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The Hotel La Valise in Mexico sits in the fashionable Roma Norte neighbourhood and offers three design-inspiring rooms to stay
The Hotel La Valise in Mexico sits in the fashionable Roma Norte neighbourhood and offers three design-inspiring rooms to stay

Mexico City’s Hotel La Valise showcases decades of style Add to ...

Mexico’s sprawling, frenetic capital, home to some 20-million residents in its greater urban area, has existed in one form or another for almost a thousand years. Home to grand boulevards, spectacular museums and some of the world’s best cuisine, this metropolis is catching on as a global destination for art, design and culture. Hotel La Valise is a true boutique hotel in the fashionable Roma Norte neighbourhood. The hotel isn’t kid-friendly, doesn’t have a gym and is not inclined to accept reservations less than four nights, but that doesn’t stop the cognoscenti from booking out La Valise’s three rooms. Visitors looking to get a taste of Mexico City’s finest offerings need a sleek spot to stay in, and La Valise has become the defacto home base for stylish travellers.

Hotel La Valise in Mexico City's Roma Norte district.

LOCATION, LOCATION

Roma Norte is the playground of Mexico City’s young, hip creative class, with yoga and Pilates studios, pour-over coffee bars, cold-pressed juiceries, design boutiques and trendy restaurants all within an easy walk. Must-visit sites such as the Museo Soumaya, Casa Luis Barragan and Frida Kahlo’s Casa Azul museum, as well as the luxury shops and galleries of the Polanco neighbourhood, are a taxi ride away.

The building's old bones mean you may hear your neighbours moving around.

IF I COULD CHANGE ONE THING

La Valise is a transformed 1900s townhouse with soaring 11-foot ceilings and wall-to-wall hardwood floors. Unfortunately, wood floors plus cathedral ceilings plus 1900s construction means you may hear your neighbours moving around above you or stomping up the stairs – depending on their affinity for stiletto heels and late-night excursions.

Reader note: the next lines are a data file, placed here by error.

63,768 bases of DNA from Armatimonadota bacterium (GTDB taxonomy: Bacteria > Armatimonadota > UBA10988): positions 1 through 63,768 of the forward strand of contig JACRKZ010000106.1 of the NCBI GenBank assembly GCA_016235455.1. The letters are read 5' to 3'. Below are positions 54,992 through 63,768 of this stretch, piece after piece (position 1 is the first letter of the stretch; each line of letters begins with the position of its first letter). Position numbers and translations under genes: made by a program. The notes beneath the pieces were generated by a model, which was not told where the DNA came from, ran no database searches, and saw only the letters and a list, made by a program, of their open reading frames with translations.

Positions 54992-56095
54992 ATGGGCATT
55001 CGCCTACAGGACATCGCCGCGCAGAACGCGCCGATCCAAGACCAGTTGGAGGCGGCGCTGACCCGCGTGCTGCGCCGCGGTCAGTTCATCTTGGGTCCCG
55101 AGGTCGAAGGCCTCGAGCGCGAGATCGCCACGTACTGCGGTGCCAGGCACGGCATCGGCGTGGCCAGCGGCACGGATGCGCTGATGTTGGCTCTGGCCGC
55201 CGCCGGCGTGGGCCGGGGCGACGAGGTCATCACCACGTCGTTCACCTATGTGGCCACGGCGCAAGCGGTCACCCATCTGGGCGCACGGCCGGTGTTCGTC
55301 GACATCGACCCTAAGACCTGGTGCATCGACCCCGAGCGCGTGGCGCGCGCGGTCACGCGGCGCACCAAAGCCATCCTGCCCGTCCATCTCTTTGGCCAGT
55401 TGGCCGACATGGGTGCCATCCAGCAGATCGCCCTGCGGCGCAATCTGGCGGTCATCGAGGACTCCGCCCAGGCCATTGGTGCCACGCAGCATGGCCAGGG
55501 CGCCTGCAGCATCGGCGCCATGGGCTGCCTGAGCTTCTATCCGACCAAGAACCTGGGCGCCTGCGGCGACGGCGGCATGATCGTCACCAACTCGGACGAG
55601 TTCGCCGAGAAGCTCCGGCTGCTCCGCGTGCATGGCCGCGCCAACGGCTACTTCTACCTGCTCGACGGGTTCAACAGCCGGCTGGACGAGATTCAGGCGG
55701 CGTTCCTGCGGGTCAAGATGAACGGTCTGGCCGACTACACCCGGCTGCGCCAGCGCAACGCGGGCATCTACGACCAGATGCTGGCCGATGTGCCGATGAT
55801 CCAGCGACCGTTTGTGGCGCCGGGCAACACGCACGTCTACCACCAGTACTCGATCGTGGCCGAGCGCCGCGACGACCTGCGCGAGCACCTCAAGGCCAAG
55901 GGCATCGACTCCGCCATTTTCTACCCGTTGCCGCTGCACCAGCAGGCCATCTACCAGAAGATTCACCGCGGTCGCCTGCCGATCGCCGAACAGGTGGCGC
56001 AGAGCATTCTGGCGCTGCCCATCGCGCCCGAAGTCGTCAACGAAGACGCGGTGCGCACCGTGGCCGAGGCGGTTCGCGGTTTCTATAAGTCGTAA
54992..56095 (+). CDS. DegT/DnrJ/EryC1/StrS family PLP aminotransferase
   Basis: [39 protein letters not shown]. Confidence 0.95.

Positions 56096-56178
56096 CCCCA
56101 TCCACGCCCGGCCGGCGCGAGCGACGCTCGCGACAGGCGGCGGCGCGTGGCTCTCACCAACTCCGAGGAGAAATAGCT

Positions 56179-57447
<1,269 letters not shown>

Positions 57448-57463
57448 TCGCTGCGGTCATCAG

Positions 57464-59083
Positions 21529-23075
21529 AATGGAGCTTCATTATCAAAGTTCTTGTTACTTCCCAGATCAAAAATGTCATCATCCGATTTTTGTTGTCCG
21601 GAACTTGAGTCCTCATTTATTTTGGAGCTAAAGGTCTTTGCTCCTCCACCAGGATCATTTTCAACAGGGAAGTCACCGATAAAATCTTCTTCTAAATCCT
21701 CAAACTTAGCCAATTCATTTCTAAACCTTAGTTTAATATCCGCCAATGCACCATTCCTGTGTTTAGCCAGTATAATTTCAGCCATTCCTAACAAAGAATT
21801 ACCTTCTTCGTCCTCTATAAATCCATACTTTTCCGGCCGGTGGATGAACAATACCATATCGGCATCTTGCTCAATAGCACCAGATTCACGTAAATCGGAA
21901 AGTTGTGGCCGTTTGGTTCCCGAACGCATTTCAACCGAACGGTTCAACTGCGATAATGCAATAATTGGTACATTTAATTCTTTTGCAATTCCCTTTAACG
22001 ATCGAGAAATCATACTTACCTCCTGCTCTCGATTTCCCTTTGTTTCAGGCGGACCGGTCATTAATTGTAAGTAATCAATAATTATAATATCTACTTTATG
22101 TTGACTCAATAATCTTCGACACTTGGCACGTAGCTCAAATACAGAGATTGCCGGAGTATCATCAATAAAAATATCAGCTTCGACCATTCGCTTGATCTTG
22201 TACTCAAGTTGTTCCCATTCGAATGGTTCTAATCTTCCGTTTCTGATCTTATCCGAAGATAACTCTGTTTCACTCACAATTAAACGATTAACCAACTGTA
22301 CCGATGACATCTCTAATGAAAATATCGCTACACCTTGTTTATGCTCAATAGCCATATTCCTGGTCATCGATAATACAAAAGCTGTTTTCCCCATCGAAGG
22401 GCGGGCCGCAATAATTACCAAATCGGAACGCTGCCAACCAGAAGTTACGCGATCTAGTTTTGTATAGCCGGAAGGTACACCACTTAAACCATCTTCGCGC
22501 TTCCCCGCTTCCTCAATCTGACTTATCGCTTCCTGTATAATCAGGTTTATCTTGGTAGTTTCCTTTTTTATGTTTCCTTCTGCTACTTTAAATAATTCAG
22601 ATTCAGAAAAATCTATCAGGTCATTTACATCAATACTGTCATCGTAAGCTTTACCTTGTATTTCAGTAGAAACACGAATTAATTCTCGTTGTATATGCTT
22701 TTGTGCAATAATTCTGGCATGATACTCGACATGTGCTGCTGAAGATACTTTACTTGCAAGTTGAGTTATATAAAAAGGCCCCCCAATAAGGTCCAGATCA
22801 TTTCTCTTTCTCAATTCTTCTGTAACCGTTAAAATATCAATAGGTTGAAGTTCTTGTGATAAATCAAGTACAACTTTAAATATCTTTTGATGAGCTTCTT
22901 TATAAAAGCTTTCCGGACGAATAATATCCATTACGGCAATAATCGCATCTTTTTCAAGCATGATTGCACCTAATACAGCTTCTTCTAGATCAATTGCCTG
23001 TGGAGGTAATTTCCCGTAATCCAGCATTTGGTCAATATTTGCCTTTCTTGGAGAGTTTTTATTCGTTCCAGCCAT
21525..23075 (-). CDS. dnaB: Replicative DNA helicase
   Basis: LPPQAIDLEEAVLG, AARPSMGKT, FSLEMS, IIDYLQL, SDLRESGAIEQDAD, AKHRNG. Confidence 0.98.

The rooms at La Valisa have been thoroughly made over by French-Mexican interior design firm Chic By Accident.

DESIGN

Thoroughly made over by French-Mexican interior design firm Chic By Accident, the rooms are decorated in a boho mix of mid-century antiques and contemporary Mexican art. Chrome 1970s lamps play against vintage Uruguayan hardwood chairs, while 1960s-style tiles in geometric patterns accent the walls and floor.

Each of the three rooms at La Valise are slightly, whimsically different. The El Patio suite comes equipped with a hammock and swing in its courtyard patio; the La Luna boasts a floor-to-ceiling fibreglass moon sculpture. And the third floor suite – La Terraza – is renowned for its view.

The La Terraza room features a wall of windows, which opens to a massive terrace. (Onnis Luque)

ROOM WITH A VIEW

On the top floor, La Terraza features a wall of windows, which opens to a massive terrace. The bed is on rails, which means you can slide outside to take in the night sky from under the covers. Say the word and the concierge will set up an outdoor projector for you to Netflix ’n’ chill in style.

The balcony of La Terrazza (Aurora Corzas)

BEST AMENITY

La Valise prides itself on catering to all of its guests’ needs at all hours of the day and night. As such, unlimited coffee, herbal teas, beer, soda and healthy snacks are included with every room (plus a welcome shot of Alipus mezcal – you are in Mexico after all). Should you find your room lacking a vital amenity, the hotel’s concierge is available around the clock to find it for you.

The rooms are decorated in a boho mix of mid-century antiques and contemporary Mexican art. (Onnis Luque)

WHO YOU’LL MEET

This exclusive hotel is the domain of creative professionals, mostly from New York, Miami and Los Angeles (with Torontonians an increasingly familiar sight, I’m told) enticed by the hotel’s ultra-hip location and unusual design elements. The hotel isn’t kid-friendly, doesn’t have a gym and is not inclined to accept reservations less than four nights, so don’t expect to find families or business travellers.

The wall of windows in La Terrazza (Ivonne Najera)

EAT IN OR EAT OUT?

There’s no in-house restaurant, but room service is provided by Rosetta, ranked 33rd on the San Pellegrino World’s Best Restaurants list, and Taqueria El Califa, a local taco institution. Among many excellent nearby options, Contra Mar, one of the city’s best seafood restaurants, is a short walk away on Calle Durango adjacent to Fuente de la Cibeles square. While Mexico City is far from the coast, fresh seafood is flown in daily and expertly prepared here. You can’t go wrong with their selection of seafood tacos, filets cooked with Mexican red chile and parsley and whole grilled octopus a las brasas. The tuna tostadas, wafer-thin fried tortillas topped with slices of raw hamachi, crispy ribbons of fried onion and avocado, are worth a visit on their own.

Hotel La Valise, Tonala 53 Roma Norte, Mexico City, lavalise.com.mx; three rooms from $380 (U.S.)

The writer was a guest of the hotel.

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